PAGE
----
Simple transistor feedback

Thread Starter


Joined Feb 8, 2005
studing a little of transistor biasing history and the uses of negative feedback i find a topic i dont understand,

i attached a simple circuit with a feedback resistor inserted into the emiter side of the transistor,

i will type exactly what the book "says":

"Historically, the first attempt at stabilizing the Q point was emitter-feedback bias, Notice in the figure that an emitter resistor has been added to the circuit. the basic idea is this: if Ic increases, Ve increases causing Vb to increase.,(until here i'm fine).
More Vb means less voltage across Rb" . this results in less Ib.<-- here starts my problems:

Vb is the voltage across Rb minus the 0.7 voltage drop across the emitter diode, i'm ok?, so if originally the collector current is 20 ma and the emmiter current is +/- 20 ma, and the voltage across the Er is 3 v, this means that the Vb is about 3.7 v that is the same across the Br .i'm ok until here?.

now suppose a rise in temperature makes the Ic rise to 30ma so the Ie is about 30ma and now the Ve is 5 v, and Vb is 5.7 volts that equals Rb voltage, checking ohms law "more voltage across the resistor = more current" so why in the book the autor states: "More Vb means less voltage across Rb"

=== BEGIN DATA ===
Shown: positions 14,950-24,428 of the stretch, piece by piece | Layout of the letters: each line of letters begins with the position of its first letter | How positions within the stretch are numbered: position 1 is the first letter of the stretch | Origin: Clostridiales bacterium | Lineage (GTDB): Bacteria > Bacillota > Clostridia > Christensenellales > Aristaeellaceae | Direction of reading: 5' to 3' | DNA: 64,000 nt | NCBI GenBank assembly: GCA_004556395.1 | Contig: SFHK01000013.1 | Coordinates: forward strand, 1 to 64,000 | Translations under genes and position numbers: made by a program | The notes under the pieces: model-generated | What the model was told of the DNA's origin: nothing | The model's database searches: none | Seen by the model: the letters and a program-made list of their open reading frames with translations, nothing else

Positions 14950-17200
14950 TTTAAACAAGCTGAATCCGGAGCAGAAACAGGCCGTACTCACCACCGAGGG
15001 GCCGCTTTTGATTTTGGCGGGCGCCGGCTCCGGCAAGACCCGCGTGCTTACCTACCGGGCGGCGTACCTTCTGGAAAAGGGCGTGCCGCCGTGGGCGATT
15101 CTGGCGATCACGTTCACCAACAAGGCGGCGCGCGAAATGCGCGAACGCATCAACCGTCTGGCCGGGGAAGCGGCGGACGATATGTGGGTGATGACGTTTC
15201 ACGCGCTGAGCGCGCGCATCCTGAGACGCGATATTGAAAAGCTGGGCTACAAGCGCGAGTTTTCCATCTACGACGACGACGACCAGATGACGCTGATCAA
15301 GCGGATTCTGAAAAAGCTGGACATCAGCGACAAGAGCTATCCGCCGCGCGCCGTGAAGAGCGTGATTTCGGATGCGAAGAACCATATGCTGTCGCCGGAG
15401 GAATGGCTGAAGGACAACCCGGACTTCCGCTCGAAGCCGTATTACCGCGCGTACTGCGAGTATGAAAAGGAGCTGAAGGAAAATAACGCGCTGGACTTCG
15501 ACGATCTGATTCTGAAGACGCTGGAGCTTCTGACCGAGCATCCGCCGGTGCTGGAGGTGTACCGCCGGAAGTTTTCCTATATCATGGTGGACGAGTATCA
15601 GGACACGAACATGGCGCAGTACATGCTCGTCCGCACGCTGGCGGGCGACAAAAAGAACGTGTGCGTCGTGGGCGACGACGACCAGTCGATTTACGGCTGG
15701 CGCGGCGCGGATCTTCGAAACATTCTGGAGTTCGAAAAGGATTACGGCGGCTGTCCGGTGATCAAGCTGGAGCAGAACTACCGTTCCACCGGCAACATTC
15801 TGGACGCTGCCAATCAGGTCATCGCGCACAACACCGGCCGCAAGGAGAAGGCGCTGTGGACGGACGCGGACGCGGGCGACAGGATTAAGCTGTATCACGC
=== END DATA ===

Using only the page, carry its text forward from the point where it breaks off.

i think my confution is with the Rb voltage and the Vb.

thanks for any help and please excuse my poor english


Joined Apr 26, 2005
Using your schematic .....

Vb is the voltage measured between the base and ground.
Ve is the voltage measured between the emitter and ground.
Vbe you established as 0.7 and is the voltage betwen the base and the emitter.

As Ic increases you increase Ie.
As Ie increases, the voltage drop across Re increases and Ve increases.
Ve + .7 = Vb so Vb increases.
As Vb increases, the voltage drop across Rb becomes less and Ib decreases.
If Ic = Ib * Beta, and Ib decreases, so does Ic.

Does that help?


Joined Jan 23, 2006

As you correctly stated, the purpose of the emitter resistor is stability. Think about that transistor circuit amplifying a sinewave. If the increase in temperature cause the transistor to saturate then the sine wave will be distorted. In order to accurately reproduce the sine wave at the collector, the transistor must not saturate.

Lets consider the rising edge of the sine wave and assume that the transistor goes into saturation before the instantaneous voltage at the base reached the peak value of the sine wave. A saturated transistor can not react to increases in base current. The common emitter circuit inverts the signal so, at the collector, the bottom part of the sine wave would be flattened. If the sine wave is an audio signal, this would result in poor quality sound.

Your analysis is correct. If the temperature causes the current Ic to increase, the increase in voltage accross Re will decrease the base current thereby bringing the collector current back down and keeping the transistor out of saturation.